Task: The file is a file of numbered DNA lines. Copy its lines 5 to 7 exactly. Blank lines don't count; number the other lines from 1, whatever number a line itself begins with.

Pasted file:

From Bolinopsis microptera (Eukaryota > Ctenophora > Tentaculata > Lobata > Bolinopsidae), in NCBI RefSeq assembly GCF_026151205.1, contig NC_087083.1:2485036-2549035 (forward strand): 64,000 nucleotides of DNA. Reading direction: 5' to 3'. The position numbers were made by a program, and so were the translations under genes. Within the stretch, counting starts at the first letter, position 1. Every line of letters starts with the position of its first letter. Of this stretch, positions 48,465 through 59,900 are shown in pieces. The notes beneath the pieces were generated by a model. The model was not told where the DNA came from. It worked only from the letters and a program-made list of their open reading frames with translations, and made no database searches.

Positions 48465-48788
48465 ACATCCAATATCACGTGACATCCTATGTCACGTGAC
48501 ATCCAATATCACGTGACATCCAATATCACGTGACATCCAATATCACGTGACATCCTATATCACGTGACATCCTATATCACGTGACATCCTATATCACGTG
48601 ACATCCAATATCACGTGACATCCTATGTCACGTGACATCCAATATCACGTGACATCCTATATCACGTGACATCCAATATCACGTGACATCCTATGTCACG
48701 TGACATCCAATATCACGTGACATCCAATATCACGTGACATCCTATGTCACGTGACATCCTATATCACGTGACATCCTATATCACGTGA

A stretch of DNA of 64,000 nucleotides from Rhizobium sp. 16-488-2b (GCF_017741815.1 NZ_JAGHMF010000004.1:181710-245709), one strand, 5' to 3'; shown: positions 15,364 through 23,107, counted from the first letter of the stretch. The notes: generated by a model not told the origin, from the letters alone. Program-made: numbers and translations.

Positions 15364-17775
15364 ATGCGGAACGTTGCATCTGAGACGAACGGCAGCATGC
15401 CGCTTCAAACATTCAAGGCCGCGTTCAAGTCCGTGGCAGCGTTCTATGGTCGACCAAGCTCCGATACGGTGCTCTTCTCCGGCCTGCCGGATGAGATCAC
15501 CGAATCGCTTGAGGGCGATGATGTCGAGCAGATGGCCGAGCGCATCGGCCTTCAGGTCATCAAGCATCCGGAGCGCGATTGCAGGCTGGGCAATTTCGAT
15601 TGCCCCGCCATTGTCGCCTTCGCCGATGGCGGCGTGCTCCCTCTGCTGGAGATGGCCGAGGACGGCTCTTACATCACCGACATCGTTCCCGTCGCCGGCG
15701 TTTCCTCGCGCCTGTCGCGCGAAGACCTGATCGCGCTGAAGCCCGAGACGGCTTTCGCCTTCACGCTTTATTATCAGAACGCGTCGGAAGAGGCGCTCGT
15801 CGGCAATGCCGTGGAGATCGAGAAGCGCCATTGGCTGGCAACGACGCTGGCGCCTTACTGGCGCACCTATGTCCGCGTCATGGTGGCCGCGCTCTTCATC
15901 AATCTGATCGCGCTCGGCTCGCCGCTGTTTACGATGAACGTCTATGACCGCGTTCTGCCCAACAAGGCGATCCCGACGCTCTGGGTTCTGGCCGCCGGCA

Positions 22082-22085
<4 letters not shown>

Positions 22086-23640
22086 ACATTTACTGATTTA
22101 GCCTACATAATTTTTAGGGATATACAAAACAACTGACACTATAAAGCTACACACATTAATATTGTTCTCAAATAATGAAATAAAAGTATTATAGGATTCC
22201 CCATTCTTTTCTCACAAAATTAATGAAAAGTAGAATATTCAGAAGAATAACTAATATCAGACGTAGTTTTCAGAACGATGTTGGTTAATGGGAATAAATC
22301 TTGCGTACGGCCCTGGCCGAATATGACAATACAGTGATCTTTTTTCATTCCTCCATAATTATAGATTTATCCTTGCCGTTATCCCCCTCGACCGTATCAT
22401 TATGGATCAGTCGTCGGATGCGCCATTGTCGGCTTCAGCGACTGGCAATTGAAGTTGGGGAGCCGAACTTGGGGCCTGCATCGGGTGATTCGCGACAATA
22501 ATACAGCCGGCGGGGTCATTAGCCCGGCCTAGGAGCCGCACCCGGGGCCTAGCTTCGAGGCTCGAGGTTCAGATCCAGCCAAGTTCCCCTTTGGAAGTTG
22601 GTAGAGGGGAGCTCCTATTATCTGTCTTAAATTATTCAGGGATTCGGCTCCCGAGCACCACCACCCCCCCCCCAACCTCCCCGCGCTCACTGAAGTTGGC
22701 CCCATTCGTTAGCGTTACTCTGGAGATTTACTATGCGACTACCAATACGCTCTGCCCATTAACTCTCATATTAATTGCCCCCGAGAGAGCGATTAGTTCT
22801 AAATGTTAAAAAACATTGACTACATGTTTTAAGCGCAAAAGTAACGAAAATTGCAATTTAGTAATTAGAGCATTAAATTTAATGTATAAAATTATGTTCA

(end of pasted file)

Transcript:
48601 ACATCCAATATCACGTGACATCCTATGTCACGTGACATCCAATATCACGTGACATCCTATATCACGTGACATCCAATATCACGTGACATCCTATGTCACG
48701 TGACATCCAATATCACGTGACATCCAATATCACGTGACATCCTATGTCACGTGACATCCTATATCACGTGACATCCTATATCACGTGA

A stretch of DNA of 64,000 nucleotides from Rhizobium sp. 16-488-2b (GCF_017741815.1 NZ_JAGHMF010000004.1:181710-245709), one strand, 5' to 3'; shown: positions 15,364 through 23,107, counted from the first letter of the stretch. The notes: generated by a model not told the origin, from the letters alone. Program-made: numbers and translations.